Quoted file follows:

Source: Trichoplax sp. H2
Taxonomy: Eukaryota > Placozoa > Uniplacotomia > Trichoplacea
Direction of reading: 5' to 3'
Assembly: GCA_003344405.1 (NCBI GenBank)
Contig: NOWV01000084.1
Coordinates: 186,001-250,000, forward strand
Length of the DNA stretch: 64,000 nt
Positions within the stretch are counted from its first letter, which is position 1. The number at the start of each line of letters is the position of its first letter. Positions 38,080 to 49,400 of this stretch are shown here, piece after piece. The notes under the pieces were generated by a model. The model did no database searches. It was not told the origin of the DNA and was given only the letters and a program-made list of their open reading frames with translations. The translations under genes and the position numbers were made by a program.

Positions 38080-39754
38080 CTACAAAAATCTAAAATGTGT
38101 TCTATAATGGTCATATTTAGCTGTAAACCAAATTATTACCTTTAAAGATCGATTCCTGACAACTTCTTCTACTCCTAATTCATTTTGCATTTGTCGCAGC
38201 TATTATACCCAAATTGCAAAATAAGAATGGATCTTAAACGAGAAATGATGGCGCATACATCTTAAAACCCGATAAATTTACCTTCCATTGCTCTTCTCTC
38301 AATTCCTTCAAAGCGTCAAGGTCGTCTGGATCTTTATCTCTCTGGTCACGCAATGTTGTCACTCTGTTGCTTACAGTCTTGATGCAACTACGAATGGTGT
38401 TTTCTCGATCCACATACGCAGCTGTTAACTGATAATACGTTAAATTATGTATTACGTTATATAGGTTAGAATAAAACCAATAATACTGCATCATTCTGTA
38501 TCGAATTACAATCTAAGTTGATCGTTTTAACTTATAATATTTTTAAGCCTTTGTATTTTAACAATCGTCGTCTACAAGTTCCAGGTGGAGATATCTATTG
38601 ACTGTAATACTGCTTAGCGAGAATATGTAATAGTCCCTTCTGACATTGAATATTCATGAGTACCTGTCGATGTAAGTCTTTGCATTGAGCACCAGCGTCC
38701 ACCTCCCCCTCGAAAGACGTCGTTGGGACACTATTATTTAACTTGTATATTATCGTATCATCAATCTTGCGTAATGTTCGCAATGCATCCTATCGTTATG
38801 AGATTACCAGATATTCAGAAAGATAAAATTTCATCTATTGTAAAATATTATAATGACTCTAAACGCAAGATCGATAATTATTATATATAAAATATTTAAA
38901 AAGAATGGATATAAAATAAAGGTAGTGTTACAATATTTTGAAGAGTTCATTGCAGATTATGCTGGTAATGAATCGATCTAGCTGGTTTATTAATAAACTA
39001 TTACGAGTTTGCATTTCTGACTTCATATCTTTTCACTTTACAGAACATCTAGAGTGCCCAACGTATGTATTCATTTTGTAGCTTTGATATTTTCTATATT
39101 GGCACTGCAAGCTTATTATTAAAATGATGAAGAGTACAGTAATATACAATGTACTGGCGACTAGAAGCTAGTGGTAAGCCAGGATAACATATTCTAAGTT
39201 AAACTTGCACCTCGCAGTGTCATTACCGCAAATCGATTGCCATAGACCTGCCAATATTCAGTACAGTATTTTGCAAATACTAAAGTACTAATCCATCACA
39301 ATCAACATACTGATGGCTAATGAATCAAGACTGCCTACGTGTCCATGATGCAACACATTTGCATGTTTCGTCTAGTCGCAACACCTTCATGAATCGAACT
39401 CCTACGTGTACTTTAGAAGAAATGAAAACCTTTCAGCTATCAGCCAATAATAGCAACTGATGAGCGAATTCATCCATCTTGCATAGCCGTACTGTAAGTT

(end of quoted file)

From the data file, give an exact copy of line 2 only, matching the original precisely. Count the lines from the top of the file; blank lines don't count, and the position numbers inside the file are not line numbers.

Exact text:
Taxonomy: Eukaryota > Placozoa > Uniplacotomia > Trichoplacea